House Hunter: Is rural bliss always high-maintenance?

Click to follow
The Independent Online

The problem


My wife and I live in central Tunbridge Wells, and in the past two years we've seen each of our three teenage children leave home to go to university. Although we still need a house large enough to accommodate them at holiday times, we want to move to a more rural part of Kent and reduce the amount of hard work that goes with owning a big property.

There are some houses in Kent which have sold parts of their land to developers for more homes to be built, and consequently have much smaller gardens than you might expect. One home near us has four bedrooms but no garden at all, just a terrace area on the roof.

This is appealing to my wife and myself as we hate gardening. But we've noticed these homes have been on sale for many months. We are consequently worried that when it comes to selling such a house, it may prove difficult. We have a budget of £500,000 ­ what should we do?

The advice

Graham Norwood replies:

More and more homeowners with large gardens are selling plots of land to builders ­ so long as they're in areas where planners would agree to more houses being built. But there is substantial evidence that it leaves the remaining building much less attractive to potential buyers and that it will ultimately sell for less.

Estate agents are unanimous about the effect. "Gardens have to reflect the size of house and its position. A four-bed house in London will not necessarily be expected to have a decent-sized garden, but an edge-of-village house will need to have at least a fifth of an acre ­ if it doesn't then it will lose some of its saleability," says Jonathan Woodward of Cluttons' Maidstone office.

Philip Wooller, of the estate agency Bective Leslie Marsh, says: "We recently sold a four-bed house with a very small decked garden for £950,000, while the same-sized house with a 30ft garden a few streets away achieved £1,050,000. A four-bed house with a big garden will always achieve more than a five-bed house with a small garden."

James Pace, of the property company Farrar, says the general guide is that a typical garden adds 10 per cent to the sale price. "A large mature garden will add far more than that, and a tiny bit of decking will only add a little," he says. "Houses without gardens are much harder to sell. I had a four-bedroom house with off-street parking, but without a garden, sitting on the market for months. Despite being a stone's throw from a beautiful park, the lack of private outside space was a real turn-off for families."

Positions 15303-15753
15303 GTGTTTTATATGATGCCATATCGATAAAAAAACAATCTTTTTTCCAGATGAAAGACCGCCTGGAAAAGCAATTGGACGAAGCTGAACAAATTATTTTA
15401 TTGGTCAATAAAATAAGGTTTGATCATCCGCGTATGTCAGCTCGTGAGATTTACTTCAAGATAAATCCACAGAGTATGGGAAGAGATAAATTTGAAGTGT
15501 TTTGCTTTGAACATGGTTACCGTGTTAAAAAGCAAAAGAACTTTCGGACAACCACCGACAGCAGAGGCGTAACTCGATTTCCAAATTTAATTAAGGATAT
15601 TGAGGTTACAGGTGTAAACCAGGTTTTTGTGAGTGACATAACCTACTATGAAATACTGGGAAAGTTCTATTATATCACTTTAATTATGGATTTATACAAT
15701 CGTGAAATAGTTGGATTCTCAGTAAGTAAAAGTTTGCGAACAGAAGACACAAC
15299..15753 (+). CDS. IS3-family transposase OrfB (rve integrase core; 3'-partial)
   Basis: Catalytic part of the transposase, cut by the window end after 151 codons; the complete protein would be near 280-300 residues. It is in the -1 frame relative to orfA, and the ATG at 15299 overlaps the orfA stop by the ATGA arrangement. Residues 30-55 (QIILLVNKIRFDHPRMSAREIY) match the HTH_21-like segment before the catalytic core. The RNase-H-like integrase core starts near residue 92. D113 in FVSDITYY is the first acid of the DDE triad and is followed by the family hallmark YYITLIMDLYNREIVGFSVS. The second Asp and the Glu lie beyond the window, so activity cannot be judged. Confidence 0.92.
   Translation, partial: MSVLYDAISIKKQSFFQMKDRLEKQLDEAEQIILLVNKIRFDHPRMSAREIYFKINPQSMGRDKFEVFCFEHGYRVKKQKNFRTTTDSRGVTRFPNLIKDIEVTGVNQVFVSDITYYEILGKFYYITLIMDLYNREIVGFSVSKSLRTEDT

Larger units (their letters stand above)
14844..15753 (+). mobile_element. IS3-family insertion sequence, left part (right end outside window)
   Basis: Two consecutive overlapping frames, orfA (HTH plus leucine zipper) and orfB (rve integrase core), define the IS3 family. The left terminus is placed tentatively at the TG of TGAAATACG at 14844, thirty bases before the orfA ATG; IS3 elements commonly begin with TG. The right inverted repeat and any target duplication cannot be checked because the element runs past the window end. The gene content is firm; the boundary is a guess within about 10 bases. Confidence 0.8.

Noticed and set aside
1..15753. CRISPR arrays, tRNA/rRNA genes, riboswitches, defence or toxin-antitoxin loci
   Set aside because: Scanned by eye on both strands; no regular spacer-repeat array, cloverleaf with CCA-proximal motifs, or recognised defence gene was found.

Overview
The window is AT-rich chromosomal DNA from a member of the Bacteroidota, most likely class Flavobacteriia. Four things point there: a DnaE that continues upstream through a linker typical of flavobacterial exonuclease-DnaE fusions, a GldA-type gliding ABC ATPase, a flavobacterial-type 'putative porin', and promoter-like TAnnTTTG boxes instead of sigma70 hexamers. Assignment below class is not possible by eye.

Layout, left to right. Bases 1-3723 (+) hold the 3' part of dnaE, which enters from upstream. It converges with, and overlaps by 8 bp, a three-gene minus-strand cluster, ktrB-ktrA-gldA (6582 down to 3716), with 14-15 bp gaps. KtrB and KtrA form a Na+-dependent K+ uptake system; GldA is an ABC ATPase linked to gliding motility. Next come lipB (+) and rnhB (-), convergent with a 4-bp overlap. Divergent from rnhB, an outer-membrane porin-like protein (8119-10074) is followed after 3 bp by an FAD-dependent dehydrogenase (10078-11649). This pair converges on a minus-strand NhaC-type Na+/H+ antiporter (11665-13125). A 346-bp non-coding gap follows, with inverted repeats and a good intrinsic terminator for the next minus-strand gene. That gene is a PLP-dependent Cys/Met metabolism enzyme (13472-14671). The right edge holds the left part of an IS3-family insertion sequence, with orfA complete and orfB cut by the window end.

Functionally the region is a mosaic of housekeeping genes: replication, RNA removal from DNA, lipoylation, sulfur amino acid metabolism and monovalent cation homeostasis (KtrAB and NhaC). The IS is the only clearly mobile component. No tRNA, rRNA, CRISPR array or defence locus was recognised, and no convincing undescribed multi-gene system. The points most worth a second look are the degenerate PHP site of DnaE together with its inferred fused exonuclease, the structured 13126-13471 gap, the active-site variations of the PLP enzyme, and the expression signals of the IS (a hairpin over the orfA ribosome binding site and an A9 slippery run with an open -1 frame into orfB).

It is clear that if you want to sell any large home for the best price in the shortest time, you need to buy one with an appropriate-sized garden. But it is easy to find a low-maintenance garden, and the money you save on no longer keeping three teenagers should cover the cost of a gardener.

The Solution

Property one: Great Bossingham Farmhouse

Price: £450,000

Agent's details: A four-bedroom, farmhouse near Canterbury with front and rear gardens, but the former has been turned into a parking area large enough for four small cars. The remaining garden is cottage-style so it is pretty, though fairly high-maintenance

Agent: Strutt and Parker, 01227 451123,

Property two: Semi in West Vale

Price: £497,500

Agent's details: Three miles from Tunbridge Wells, this semi-detached house is 100 years old and has been modernised to provide extra bedrooms in the roof space. The rear garden is 100ft long. Most of it is lawn but there are some flowers, so it is low-maintenance for its size. It also has a summer house

Agent: Knight Frank, 01892 515035,

Property three: Detached house in Rocklea

Price: £500,000

Agent's details: Built in the 1820s, this house is in a conservation area looking over Tunbridge Wells. It has a south-facing lawn with some borders, and though the garden is smaller than the others on this page, it is an appropriate size for an edge-of-town property.

Agent: Knight Frank, 01892 515035,

If you would like House Hunter's help in finding a property in the UK or overseas, write to: The Independent, 191 Marsh Wall, London E14 9RS, 020-7005-2000 or e-mail: